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Stars on the Verge: Analyzing Long-term Photometry of Galactic Red Supergiant SN-II Progenitors

Presentation #204.11 in the session Pulsating Variable Stars — iPoster Session.

Published onJun 29, 2022
Stars on the Verge: Analyzing Long-term Photometry of Galactic Red Supergiant SN-II Progenitors

Red supergiant (RSG) stars are evolved, luminous, moderately massive stars nearing the end of their lives. RSGs are the common progenitors of Type II core-collapse supernovae. As a result, RSGs are crucial keys to astrophysics because during both their supergiant phase and death they process and eject heavier elements into the interstellar medium as well as heating it. These stars are known for slow semi-regular light variations, generally attributed to pulsations, with semi-regular variability likely also caused by large convection cells and large spots. RSGs generally vary with two dominant periods (see Kiss et al. 2006), typically a short period of a few hundred days, and long period up to several years. This semi-regularity permits measurement and analysis of their periods of these light variations, as well as how these periods change over time.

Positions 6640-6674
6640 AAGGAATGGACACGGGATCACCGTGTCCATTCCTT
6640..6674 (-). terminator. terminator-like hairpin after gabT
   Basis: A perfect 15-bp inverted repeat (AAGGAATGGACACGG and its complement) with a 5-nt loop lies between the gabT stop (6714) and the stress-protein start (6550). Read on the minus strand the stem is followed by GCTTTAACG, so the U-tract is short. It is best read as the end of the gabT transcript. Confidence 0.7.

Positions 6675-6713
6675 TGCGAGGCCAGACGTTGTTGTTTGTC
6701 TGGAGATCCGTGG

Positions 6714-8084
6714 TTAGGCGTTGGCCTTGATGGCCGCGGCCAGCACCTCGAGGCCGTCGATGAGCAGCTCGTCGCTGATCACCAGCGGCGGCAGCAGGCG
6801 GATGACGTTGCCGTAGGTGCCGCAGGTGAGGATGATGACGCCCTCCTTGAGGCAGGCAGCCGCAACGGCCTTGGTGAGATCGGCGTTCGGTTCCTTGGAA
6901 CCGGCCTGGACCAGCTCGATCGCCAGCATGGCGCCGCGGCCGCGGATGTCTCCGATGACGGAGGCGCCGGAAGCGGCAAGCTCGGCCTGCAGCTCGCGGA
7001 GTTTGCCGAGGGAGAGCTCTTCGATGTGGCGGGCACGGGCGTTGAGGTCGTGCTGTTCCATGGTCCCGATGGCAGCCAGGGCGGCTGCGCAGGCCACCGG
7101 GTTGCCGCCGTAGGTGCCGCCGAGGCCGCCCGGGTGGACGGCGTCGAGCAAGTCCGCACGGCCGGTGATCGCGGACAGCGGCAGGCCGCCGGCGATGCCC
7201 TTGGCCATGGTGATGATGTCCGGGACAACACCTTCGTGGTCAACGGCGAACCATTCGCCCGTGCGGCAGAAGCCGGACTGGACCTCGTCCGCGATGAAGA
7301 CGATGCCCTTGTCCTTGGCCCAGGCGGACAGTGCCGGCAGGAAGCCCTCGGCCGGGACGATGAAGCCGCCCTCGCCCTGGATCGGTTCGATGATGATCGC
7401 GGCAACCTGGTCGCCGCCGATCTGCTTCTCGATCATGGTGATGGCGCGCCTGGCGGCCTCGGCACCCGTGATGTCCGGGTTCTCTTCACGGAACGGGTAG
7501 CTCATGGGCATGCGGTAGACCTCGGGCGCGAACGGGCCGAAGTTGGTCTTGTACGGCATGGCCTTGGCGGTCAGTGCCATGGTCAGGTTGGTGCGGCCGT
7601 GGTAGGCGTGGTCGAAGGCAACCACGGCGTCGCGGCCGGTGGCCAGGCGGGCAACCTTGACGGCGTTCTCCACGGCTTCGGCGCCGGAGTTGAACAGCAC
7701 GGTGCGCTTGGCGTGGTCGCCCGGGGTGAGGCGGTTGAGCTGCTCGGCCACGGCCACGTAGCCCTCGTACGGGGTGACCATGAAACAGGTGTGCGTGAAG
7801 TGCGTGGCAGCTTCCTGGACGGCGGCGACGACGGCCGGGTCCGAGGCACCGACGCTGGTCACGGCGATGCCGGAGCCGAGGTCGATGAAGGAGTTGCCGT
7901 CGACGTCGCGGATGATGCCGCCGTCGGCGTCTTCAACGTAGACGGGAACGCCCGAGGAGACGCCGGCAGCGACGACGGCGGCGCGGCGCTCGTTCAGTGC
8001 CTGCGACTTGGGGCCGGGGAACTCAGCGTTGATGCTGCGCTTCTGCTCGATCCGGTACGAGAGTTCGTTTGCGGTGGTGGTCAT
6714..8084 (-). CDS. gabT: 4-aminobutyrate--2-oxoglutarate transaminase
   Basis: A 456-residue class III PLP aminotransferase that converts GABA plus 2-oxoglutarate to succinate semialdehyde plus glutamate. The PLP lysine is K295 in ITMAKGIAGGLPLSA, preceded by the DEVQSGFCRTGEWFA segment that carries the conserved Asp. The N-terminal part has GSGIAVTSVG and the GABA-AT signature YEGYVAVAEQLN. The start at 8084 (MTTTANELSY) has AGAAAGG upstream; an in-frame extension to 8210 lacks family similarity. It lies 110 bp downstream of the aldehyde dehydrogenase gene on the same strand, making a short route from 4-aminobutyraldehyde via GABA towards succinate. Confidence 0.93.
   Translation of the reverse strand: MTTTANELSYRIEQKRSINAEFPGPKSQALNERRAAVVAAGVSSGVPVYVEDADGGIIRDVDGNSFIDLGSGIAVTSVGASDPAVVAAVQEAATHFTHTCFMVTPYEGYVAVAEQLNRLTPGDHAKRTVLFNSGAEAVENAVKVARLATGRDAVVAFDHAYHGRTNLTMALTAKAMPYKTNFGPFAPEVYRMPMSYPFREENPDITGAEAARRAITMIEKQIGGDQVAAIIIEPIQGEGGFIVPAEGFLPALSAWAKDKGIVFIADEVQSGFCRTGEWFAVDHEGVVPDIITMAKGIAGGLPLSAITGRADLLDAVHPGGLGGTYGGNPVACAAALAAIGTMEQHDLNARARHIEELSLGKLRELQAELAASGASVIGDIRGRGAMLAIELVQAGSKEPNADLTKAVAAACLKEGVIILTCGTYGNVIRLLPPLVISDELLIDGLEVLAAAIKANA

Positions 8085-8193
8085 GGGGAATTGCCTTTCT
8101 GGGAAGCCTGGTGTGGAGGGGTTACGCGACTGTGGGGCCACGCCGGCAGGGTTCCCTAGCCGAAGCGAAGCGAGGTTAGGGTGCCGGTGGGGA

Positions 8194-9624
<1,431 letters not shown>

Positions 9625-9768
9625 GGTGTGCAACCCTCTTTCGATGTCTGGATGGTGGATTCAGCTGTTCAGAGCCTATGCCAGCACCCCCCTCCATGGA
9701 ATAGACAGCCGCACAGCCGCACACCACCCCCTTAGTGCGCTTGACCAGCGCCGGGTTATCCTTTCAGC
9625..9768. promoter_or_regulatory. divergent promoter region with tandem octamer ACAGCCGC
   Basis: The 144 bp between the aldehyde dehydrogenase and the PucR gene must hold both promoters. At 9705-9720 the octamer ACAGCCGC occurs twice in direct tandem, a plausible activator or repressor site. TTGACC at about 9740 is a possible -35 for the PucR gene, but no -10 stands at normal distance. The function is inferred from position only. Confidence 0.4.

Analysis of a sample of 21 RSGs was undertaken using the Peranso-3 period program suite. The period analyses were performed on observations often dating back over a century, obtained mostly via the American Association of Variable Star Observers (AAVSO) and the British Astronomical Association (BAA) and the Harvard Astronomical Photographic Plate Archive. The CLEANest software was used to initially determine the dominant periods for each star. Where warranted, the Weighted Wavelet Z-Transform (WWZ) program was used to study the evolution of the light variations and periods over time. The calculated dominant periods and period changes for each star were compared with the star’s physical properties (e.g., L/Lo, MK, Mass, Teff, age…) to investigate possible relationships. The initial results are presented and discussed with focus on some of more interesting stars in the sample such as Betelgeuse and Antares.

This research is supported by a Villanova Undergraduate Research Fellowship (VURF) which we gratefully acknowledge. We also thank the countless observers (past and present — most of which are amateur astronomers) who carried out the observations and to the AASVO and BAA for archiving these important archival datasets.

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